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Walk for Water

Challenge yourself to walk 4km, 8km or 12km a day. Walk where you can, when you can, and raise funds to help make clean water normal for everyone, everywhere.

Walk for the millions of women and children who walk distances like this every day to get the water they need to survive.

All distances reflect a walk that women and girls around the world have to take each day to reach water. Women and girls like Karimatu, Khushnaha and Rekha.

When you Walk for Water, you’re helping to give Karimatu, Khushnaha, Rekha and others across the world the power to change their own lives, forever.

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a man and a woman walking a dog with a graphical background

Three simple steps

Taking part in Walk for Water is simple

  1. 1 - Choose your goals
    Sign up
    and set your targets. Choose your distance and fundraising goals. We recommend aiming for £150 as a starting point.

  2. 2 - Share
    Share your fundraising page with your friends and family so they can sponsor you to reach your target and track your progress.

  3. 3 - Walk for Water
    From 1 March, walk for water every day for a month – it’s flexible where and when you want to walk. Track your miles on Strava or through our manual tracking on your fundraising page.

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Karimatu carries a bucket of water on her head, Nigeria.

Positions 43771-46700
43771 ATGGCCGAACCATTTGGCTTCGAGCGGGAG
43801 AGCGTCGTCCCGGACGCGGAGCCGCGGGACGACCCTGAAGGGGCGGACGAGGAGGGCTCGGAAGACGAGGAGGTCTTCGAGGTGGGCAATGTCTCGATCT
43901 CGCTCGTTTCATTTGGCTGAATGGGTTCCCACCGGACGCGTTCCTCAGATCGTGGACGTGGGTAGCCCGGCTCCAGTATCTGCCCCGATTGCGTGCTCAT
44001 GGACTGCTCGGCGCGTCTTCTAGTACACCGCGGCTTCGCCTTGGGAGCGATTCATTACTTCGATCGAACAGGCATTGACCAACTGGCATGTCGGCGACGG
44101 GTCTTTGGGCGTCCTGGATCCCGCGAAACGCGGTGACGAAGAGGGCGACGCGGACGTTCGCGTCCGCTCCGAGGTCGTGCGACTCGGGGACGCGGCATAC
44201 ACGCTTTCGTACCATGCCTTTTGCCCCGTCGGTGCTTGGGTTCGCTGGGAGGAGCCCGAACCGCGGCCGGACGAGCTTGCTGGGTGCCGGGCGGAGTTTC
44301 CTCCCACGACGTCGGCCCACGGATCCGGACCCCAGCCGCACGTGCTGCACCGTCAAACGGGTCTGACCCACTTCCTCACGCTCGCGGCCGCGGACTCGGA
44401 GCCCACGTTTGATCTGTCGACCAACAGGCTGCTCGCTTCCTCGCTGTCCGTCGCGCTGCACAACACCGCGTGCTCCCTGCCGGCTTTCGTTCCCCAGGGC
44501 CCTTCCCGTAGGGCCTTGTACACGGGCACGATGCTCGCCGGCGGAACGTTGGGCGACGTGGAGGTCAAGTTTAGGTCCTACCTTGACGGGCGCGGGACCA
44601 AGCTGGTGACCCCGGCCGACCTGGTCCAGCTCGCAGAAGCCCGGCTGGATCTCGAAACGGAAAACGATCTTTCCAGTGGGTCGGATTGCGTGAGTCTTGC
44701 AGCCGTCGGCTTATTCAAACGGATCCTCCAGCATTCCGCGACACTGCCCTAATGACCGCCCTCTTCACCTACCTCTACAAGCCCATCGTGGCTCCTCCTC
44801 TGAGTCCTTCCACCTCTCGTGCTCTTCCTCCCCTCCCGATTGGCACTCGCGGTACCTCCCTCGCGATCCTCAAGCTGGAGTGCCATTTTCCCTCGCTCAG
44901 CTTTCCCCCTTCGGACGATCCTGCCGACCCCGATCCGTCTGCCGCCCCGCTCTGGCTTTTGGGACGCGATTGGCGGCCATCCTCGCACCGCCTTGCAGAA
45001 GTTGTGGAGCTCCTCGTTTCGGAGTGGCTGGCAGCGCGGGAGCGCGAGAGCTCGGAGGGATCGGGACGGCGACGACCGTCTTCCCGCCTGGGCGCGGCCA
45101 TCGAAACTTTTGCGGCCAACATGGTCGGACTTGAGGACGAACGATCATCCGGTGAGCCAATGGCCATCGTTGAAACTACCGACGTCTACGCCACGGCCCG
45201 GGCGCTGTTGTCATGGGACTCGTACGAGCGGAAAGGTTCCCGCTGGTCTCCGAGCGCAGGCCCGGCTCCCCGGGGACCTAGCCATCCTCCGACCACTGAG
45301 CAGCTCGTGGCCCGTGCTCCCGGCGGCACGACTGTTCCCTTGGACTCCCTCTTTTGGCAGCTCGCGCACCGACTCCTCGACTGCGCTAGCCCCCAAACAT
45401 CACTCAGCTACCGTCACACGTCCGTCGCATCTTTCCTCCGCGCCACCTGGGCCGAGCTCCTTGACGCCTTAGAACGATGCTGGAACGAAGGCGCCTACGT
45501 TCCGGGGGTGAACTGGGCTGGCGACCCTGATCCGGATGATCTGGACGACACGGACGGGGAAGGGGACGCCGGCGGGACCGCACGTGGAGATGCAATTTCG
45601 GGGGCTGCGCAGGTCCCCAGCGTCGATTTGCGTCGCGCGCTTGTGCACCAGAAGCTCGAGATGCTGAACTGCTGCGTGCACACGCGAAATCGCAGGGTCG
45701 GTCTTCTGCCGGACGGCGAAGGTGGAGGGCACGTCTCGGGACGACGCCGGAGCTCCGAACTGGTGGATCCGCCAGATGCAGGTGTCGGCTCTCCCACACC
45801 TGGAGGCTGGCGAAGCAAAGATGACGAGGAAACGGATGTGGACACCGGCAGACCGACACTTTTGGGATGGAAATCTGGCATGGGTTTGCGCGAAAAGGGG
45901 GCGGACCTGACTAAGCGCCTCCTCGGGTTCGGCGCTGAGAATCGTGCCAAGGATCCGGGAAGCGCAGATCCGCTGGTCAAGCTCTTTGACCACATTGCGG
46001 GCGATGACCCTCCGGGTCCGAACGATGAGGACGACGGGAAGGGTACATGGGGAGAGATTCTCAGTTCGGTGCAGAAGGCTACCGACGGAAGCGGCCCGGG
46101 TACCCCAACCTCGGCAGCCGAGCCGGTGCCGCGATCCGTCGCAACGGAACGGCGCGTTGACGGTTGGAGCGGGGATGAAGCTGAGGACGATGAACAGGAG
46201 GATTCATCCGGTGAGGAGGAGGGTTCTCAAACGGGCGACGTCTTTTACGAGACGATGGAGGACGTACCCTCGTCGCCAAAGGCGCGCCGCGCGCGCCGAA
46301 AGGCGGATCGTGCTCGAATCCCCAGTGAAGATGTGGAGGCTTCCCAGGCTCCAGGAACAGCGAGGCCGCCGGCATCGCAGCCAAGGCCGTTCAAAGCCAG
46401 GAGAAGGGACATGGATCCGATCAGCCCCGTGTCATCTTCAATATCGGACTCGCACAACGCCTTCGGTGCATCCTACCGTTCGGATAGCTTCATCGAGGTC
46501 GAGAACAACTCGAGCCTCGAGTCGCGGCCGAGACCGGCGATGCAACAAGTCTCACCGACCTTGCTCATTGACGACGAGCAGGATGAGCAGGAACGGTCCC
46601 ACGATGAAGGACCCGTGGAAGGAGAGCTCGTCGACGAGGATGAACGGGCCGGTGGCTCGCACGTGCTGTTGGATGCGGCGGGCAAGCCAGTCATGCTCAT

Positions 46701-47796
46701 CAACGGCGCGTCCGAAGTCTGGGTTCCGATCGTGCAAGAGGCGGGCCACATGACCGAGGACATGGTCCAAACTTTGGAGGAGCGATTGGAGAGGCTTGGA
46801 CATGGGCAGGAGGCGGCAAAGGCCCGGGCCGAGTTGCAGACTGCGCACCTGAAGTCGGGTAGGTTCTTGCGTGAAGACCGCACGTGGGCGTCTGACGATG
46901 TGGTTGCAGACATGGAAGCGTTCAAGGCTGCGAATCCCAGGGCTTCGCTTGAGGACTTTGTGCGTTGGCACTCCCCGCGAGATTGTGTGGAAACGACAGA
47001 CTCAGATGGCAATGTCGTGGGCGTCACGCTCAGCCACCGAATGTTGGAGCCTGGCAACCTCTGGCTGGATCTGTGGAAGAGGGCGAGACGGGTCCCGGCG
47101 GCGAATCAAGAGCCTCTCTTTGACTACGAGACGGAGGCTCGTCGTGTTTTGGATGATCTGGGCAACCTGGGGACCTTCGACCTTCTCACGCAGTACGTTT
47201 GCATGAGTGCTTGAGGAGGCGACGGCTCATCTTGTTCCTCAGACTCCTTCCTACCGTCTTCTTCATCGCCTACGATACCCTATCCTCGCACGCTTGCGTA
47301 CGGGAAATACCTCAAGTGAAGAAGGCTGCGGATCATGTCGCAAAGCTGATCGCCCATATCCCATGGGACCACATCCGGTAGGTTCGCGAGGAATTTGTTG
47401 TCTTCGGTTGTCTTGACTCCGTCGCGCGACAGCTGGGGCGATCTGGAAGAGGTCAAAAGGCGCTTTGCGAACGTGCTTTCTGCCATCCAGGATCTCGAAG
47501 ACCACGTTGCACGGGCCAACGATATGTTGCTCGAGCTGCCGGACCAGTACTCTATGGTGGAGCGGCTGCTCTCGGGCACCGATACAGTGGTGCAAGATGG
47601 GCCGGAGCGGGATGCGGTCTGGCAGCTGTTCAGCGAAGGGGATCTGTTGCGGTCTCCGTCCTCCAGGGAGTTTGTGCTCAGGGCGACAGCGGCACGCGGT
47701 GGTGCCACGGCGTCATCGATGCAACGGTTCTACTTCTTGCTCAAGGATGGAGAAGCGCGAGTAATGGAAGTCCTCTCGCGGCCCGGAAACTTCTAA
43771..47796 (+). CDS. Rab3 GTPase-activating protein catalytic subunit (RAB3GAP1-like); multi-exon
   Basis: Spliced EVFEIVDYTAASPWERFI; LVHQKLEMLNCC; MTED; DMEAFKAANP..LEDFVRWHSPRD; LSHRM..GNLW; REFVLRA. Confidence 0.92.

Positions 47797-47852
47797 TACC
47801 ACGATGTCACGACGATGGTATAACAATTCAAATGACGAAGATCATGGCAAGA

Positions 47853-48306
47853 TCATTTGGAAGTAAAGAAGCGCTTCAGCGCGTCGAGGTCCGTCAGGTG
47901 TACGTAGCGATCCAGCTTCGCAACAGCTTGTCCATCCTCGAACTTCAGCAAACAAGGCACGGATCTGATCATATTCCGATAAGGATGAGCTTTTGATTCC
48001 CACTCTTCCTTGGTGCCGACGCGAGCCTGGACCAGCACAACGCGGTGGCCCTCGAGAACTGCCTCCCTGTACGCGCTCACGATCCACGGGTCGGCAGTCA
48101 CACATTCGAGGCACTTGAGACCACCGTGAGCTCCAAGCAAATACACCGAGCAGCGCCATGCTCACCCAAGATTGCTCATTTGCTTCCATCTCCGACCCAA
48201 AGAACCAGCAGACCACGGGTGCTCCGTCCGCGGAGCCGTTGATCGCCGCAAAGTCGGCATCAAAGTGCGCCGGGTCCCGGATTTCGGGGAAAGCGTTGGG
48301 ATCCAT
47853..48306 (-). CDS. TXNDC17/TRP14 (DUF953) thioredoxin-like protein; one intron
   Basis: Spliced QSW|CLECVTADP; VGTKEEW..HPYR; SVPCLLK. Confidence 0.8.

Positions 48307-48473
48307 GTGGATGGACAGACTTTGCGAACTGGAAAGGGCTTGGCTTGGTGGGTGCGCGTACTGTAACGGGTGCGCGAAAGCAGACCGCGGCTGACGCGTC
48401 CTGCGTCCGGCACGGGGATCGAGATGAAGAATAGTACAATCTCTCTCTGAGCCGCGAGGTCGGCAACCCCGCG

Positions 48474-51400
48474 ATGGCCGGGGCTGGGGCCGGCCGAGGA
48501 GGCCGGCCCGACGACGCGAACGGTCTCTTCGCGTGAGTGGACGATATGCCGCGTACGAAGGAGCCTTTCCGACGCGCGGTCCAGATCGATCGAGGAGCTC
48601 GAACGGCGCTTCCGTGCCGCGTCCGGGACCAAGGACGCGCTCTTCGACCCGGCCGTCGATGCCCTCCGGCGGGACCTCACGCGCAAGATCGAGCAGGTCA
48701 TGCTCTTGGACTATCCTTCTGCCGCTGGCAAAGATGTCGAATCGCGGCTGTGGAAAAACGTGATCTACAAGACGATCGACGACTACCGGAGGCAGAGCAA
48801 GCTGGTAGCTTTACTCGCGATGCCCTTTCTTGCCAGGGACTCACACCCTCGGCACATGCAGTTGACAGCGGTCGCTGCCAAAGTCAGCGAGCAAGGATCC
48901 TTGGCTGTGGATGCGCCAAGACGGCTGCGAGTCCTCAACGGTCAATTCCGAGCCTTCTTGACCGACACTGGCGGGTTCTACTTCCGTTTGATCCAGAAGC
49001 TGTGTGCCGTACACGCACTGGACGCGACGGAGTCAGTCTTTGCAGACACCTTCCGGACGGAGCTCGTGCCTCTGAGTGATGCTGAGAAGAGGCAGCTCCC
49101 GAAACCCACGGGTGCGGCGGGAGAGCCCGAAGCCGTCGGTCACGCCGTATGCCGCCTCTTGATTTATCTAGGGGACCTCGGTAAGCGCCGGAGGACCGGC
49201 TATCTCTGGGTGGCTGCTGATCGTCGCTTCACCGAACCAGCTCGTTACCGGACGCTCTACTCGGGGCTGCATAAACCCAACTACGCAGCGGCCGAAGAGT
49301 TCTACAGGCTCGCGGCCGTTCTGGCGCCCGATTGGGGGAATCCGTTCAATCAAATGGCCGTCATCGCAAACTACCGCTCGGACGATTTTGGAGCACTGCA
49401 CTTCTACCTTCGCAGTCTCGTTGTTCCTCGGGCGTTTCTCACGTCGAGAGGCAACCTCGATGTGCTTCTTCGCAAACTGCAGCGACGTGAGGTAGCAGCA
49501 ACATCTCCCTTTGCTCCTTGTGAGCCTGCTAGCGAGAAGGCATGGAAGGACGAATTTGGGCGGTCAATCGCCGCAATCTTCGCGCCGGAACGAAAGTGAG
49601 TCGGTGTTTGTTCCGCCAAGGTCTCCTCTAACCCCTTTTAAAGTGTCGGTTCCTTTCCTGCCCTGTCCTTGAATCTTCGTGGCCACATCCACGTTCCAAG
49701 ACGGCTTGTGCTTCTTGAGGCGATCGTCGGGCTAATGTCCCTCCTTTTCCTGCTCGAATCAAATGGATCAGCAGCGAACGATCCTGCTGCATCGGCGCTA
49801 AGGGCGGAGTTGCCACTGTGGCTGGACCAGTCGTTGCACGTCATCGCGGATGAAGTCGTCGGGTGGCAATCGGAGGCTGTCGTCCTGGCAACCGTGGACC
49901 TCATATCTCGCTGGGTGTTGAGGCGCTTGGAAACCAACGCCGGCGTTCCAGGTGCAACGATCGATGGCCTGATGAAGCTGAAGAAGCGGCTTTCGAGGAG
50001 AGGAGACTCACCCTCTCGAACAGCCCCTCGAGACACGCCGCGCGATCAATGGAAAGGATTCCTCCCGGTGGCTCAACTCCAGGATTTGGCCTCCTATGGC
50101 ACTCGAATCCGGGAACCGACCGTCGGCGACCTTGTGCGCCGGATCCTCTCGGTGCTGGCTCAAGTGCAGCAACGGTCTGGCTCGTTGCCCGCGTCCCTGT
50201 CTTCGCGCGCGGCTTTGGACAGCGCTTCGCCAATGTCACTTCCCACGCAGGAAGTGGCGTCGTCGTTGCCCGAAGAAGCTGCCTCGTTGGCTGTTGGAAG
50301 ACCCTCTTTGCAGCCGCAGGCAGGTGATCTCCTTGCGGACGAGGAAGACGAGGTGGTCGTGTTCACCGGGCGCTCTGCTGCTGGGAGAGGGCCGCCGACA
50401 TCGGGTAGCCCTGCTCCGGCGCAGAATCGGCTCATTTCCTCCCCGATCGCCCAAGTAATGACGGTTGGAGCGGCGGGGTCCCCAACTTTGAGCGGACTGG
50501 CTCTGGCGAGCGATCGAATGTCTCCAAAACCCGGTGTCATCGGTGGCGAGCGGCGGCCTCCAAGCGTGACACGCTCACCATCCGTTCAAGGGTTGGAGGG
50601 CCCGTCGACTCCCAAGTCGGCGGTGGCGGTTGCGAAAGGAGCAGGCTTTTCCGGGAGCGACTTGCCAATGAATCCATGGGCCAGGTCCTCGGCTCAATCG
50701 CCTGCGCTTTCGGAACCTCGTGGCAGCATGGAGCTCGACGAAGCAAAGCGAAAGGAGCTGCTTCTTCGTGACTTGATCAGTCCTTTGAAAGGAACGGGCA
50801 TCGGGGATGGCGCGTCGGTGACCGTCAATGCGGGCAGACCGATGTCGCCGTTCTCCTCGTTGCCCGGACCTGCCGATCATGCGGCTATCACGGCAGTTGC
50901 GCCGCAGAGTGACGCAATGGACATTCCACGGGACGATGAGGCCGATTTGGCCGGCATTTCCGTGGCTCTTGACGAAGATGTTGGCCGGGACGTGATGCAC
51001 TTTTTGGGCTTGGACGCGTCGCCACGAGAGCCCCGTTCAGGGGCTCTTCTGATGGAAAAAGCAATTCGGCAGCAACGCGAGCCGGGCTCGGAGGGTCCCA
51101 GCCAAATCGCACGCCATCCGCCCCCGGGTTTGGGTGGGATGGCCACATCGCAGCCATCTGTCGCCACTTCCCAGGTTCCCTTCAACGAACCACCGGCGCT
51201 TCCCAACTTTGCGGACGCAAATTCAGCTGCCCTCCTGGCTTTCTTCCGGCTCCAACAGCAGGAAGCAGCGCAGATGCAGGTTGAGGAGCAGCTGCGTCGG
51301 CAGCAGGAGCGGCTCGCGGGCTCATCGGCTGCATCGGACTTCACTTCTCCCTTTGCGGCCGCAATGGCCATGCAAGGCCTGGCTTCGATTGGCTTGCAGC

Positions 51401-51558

Walk 4km a day for children like Karimatu

Getting a steady water supply will make me happy and I will do other chores to help my family if there is water readily available in our house.

Walk for girls like Karimatu, 17 years old. Walk for girls like Karimatu, 17 years old. She lives in a remote village in Nigeria and is the sixth of 12 children in her family. She has to walk to collect water every morning, taking three trips to the stream, which means she is often late for school.

Khushnahar and her son carry two water cans, Bangladesh.

Walk 8km a day for women like Khushnahar

I walk down a rocky path around five times in a day to collect water from the well, to make sure my family has enough water to use.

Walk for women like Khushnahar, a mother. She lives in a hilly area near the border of Bangladesh and India. For Khushnahar, access to clean water is a challenge due to the river drying out. Due to the number of walks each day to get water, women in her community often suffer from severe pain in their backs, hands and muscles.

Rekha carrying a water container on her back, Nepal.

Walk 12km a day for girls like Rekha

I feel very sad that we don’t have sufficient water. If I had water near my home, I could attend school on time and get more time to study. We could grow green vegetables in the garden.

Walk for girls like Rekha, 17. She started collecting water when she was 14 due to earthquake drying up the water source nearby. Rekha lives in a remote village in Nepal and walks thousands of steps a day to fetch water. Rekha’s journey to reach water is along a steep path and climbing the hill with heavy a jerry can and water bottles is very hard for her.

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